You are here:

Life Support Issues/Life Support COPD and Health Care related pneumonia


My Brother is 54 years old and is currently in the ICU for COPD, Congestive heart failure,and Health care related Pneumonia he went into complete heart failure about a week ago in the hospital and had to have CPR for five minutes. That's when he was moved to ICU and placed on life support. The hospital never called to let us know about his condition we only found out the next morning when we called!!!  Now they are depriving him of food and water they took him off the machine for about 3 days and we went back up there today and they told us they were putting him back on life support. He is supposed to have open heart surgery but now they're saying no surgeon will take him because he is considered high risk because he is also an alcoholic but they knew that 2 weeks ago and said hes They are giving him a 30% chance to survive I demanded that they let us take him home to die peacefully at home they refused and said he would never survive the trip. I guess we are just wondering what our rights are at this point if any? They re saying the pneumonia is worse and yesterday they told us the pneumonia was better and started weaning him off antibiotics. Needless to say we are devastated and don't know what to do at this point?


I am so sorry that your family is having this sad and terrible experience. If you are your brother's health health care decision-maker (either via his Living Will or via state law, you have options.

First, I will try to address some of the confusing messages that you are getting.It sounds like both your brother's heart and lungs are failing and he has underlying liver disease. When multiple organs fail, it becomes almost impossible to recover. His labs may temporarily improve making him seem "better", but better is relative. For many patients,pneumonia occurs in ICU because patients aspirate, meaning they inhale saliva into their lungs. Their ability to swallow is impaired. This causes the pneumonia to reoccur again and again, making recovery unlikely. His ability to fight infection is already compromised due to his organ failure. To me, your brother sounds very ill and unlikely to recover.   

ICU can be a very confusing place for families. It can be very difficult to get a clear picture of how ill their loved on is. You do have options. You can ask for a family meeting with his key physicians.  You can also ask for a Palliative Care consult.  The palliative care physician can examine his case and render an unbiased opinion of your brother's ability to survive. You can also ask for a hospice consult to see what services he may be eligible for both at home and in the hospital.   

There are decisions that you can make now that will enhance his comfort. The first decision would be to shift from aggressive treatments that no longer benefit him to a focus on making him comfortable right in the ICU. Is he receiving medications regularly that will reduce any discomfort or respiratory distress? Signs of discomfort are facial grimacing or agitation when touched or moved.

Food and fluid in the final weeks of life often offers more burden than benefit. Patients bodies are not functioning properly and their bodies become very swollen with these artificial fluids. Research shows that patients are not hungry. Research shows that they do however feel thirst, but that the IV fluids do not seem to reduce this thirst. What does help the thirst, is frequent mouth care.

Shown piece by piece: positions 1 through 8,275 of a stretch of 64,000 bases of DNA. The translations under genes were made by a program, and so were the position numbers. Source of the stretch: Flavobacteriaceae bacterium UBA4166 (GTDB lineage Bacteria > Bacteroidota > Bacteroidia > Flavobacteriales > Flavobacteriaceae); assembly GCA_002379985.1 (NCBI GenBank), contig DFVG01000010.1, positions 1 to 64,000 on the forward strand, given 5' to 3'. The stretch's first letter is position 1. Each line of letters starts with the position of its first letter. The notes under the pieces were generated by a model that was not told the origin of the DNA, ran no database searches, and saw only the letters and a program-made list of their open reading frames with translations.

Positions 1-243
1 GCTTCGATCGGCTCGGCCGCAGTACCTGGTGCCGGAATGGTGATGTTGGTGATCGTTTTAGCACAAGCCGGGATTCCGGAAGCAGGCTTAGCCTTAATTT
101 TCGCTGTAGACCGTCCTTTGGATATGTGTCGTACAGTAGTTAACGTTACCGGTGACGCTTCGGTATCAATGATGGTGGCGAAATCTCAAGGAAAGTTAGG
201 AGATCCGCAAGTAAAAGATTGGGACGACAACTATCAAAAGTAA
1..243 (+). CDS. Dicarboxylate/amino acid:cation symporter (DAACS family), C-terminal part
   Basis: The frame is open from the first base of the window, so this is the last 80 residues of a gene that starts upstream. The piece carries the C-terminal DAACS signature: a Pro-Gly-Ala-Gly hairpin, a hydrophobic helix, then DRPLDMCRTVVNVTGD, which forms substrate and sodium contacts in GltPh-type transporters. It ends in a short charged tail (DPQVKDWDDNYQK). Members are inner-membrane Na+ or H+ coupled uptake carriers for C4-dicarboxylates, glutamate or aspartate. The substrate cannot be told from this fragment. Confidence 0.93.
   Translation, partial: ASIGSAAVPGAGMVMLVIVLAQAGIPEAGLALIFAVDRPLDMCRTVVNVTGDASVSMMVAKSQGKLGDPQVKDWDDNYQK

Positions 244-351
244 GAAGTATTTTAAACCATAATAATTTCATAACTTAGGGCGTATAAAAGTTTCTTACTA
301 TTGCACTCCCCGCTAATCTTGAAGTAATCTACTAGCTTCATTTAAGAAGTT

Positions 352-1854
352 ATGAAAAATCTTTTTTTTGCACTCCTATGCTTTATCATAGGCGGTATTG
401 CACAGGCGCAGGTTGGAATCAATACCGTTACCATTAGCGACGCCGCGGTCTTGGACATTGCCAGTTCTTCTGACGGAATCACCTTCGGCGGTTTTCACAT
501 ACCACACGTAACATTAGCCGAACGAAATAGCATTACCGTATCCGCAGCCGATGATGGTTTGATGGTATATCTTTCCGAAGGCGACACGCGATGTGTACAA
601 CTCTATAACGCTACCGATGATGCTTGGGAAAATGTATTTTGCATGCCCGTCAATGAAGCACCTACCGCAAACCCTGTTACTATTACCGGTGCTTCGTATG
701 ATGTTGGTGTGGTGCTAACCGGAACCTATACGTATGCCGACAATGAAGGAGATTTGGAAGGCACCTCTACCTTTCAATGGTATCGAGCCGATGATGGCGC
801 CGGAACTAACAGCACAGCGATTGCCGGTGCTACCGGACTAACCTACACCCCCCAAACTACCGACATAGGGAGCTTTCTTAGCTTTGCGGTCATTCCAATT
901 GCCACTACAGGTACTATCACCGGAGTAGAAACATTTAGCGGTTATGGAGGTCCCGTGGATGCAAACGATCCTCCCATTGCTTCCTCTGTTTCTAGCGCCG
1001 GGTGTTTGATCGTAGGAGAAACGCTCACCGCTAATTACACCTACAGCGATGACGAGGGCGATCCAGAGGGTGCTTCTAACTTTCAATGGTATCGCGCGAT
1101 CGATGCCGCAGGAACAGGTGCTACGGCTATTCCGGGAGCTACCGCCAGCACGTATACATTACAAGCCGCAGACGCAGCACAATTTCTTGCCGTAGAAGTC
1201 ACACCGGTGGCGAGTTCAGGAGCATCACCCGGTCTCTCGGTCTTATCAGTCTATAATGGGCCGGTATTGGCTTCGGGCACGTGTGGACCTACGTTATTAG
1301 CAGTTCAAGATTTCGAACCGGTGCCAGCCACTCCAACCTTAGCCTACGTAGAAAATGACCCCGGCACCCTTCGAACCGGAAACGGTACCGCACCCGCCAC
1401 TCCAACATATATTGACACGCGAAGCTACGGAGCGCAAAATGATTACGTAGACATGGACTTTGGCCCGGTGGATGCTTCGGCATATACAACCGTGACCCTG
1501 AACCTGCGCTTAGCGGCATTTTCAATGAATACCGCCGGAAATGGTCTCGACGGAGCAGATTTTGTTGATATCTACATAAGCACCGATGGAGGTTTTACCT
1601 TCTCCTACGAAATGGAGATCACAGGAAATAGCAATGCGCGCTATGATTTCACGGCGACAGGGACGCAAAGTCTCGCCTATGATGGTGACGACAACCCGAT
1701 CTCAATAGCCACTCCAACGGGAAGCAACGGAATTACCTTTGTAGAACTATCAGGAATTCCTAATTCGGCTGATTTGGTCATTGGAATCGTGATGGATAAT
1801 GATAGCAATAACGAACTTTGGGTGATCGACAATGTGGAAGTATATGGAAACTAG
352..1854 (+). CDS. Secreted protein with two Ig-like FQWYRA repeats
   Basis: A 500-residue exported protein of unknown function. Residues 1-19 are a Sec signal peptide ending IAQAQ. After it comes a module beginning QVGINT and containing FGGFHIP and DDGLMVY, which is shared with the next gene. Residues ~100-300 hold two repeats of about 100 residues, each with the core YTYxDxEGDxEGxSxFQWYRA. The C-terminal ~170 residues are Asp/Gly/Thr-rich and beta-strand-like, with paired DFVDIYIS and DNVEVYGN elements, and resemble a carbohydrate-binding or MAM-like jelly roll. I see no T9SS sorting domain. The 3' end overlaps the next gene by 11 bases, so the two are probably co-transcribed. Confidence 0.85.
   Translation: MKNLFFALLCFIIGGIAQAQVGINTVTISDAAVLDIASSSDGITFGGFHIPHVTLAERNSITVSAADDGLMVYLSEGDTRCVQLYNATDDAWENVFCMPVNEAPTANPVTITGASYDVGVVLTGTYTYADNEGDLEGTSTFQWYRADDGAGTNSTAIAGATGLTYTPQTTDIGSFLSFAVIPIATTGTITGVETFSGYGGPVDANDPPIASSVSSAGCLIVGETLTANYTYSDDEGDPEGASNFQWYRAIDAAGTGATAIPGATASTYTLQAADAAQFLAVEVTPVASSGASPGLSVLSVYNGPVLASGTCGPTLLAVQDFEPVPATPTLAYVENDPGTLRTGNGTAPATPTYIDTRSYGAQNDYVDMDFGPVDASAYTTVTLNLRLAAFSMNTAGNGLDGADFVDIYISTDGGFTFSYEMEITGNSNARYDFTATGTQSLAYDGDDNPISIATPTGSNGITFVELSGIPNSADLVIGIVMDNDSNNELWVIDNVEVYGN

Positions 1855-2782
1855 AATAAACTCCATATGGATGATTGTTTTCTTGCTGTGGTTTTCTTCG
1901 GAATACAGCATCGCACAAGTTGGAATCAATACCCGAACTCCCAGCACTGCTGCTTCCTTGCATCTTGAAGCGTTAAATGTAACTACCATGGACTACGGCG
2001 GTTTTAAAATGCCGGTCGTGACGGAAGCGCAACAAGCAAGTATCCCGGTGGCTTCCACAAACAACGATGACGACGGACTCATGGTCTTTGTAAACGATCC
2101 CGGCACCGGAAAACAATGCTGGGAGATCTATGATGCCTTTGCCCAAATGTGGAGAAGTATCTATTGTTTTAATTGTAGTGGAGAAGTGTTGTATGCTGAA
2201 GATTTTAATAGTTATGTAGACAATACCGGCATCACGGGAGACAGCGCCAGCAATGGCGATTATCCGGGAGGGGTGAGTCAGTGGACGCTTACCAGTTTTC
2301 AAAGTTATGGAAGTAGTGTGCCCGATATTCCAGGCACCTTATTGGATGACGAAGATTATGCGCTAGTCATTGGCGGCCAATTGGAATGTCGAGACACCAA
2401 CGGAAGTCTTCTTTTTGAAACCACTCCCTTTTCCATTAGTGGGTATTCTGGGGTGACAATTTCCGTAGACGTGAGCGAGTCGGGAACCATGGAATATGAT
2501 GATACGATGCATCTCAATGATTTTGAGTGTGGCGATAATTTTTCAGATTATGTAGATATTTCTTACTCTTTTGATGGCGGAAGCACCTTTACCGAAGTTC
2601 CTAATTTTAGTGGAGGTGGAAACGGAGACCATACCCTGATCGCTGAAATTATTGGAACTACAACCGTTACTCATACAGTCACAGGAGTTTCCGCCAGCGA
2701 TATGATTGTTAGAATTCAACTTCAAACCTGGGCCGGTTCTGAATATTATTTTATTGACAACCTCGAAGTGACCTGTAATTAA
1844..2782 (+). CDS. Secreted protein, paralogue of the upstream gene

Once you have determined that the ventilator is prolonging his death instead of his life, a plan can be made to remove it.  Most hospitals  have a protocol for removing the ventilator while administering medications to assure patients are not distressed. Family members are usually allowed to be present.         

Important to note that CPR will likely offer little benefit. Patients may survive CPR but   survival may not be meaningful. Meaning that his overall condition will continue to decline after CPR.  Is  your family ready to issue an order that will allow him to die naturally.

I apologize for the amount of information I have provided and understand how confusing and upsetting it can be. I would seek out allies in the hospital to help you sort through this step by step. If Palliative Care or hospice care is available, they would be a big help in providing a fresh look at his case. I hope that your family finds  help and peace through all this.  

Life Support Issues

All Answers

Answers by Expert:

Ask Experts


Betsy Murphy


My expertise is in end of life care for adults. Identifying when someone is approaching the end of their life. Benefits and burdens of end of life treatments. Managing pain and other symptoms. Providing care for dying patients at home. Advocating for someone who is dying in a hospital or nursing home.


More than 28 years of experience in hospice care. Currently consulting with hospices to promote access for patients to receive hospice care earlier in the course of their illness. Betsy provides training for hospice marketing staff to effectively work with nursing facilities to help identify eligible patients. She writes Additional Development Request (ADR) letters to Medicare to help hospices get paid for their services and to avoid future claim denials.

Hospice and Palliative Nurses Association

Articles: Clinical Reviews, Advance for Nurses, Nursing Spectrum, Washington Business Woman,; Understanding Medical-Surgical Nursing (FA Davis and Company), Guide to Caregiving in the Final Months of Life (TM Brown publishers).

Bachelors of Science in Nursing, additionally trained as a Family Nurse Practitioner and certified as a hospice and palliative care nurse.

Awards and Honors
Outstanding Woman in Loudoun County (VA) by Loudoun County Commission on Women 1997 and 2002.

©2017 All rights reserved.